Monday, 2 March 2009

Books about writing.

Books about writing. Where would we be without them? I've read dozens of the things and I have come away from most of them with something new and a few of them thinking "Why did I bother?". Of the dozens I have read over the years, I have kept just a few and the following are among them.

For anyone wanting to write and needing a lot of encouragement, I would recommend Dorothea Brande's Becoming a Writer. It was first published in the 1930s, but most of what she says about being a writer still holds true and probably always will.

I would also recommend Stephen King's On Writing, not just because I devour everything Mr King writes with a passion, but because the man knows his onions when it comes to writing.

Writing from Life by Lynne Hackles is an excellent book which does exactly what it says on the cover. It isn't just for fiction writers either. In her book, Lynne refers to the splinter of ice in every writer's heart. You'll have to read her book to find out what that means, but if you're a writer you'll recognise it.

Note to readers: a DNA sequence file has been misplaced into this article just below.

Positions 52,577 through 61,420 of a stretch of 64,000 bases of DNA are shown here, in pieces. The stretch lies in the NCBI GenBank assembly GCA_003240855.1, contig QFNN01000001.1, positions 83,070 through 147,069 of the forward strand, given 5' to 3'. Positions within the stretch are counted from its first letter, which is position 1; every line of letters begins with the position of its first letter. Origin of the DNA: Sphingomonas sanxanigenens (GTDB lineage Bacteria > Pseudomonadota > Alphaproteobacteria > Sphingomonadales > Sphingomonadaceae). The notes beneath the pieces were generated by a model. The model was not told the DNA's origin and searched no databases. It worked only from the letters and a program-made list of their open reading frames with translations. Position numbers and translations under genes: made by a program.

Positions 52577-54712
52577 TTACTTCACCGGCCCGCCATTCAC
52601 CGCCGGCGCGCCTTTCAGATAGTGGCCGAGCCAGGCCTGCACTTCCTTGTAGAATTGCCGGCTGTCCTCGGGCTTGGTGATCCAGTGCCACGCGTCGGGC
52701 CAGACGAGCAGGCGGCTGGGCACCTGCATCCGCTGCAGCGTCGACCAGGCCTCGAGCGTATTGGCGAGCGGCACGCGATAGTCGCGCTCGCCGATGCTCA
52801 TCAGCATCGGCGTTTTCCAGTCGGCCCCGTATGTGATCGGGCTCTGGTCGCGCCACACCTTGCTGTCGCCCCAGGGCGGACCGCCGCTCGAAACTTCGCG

Finally for now and specifically for short story writers, Della Galton's How To Write and Sell Short Stories is a must. Della has been writing for magazines for years and in her book she spells out exactly how it is done.

Like Mr King the girls know their onions, but what onions have to do with writing I don't know.


  1. Glynis Scrivens16 March 2009 at 08:02

    Couldn't agree more re Dorothea Brande and Stephen King - they'd be good for anyone wanting to write. And they're good if you need to remember why you started writing in the first place. Loved Lynne's book too, but haven't seen Della's yet. when are you going to write a how-to, Teresa?

  2. Hello Glynis! It's great to see you here.

    When I write a how-to it'll probably be How To Prevaricate . . .

    Thanks for dropping by - I hope you'll come again! (And I enjoyed your interview with Julie Redlich in WF - I love reading interviews with editors).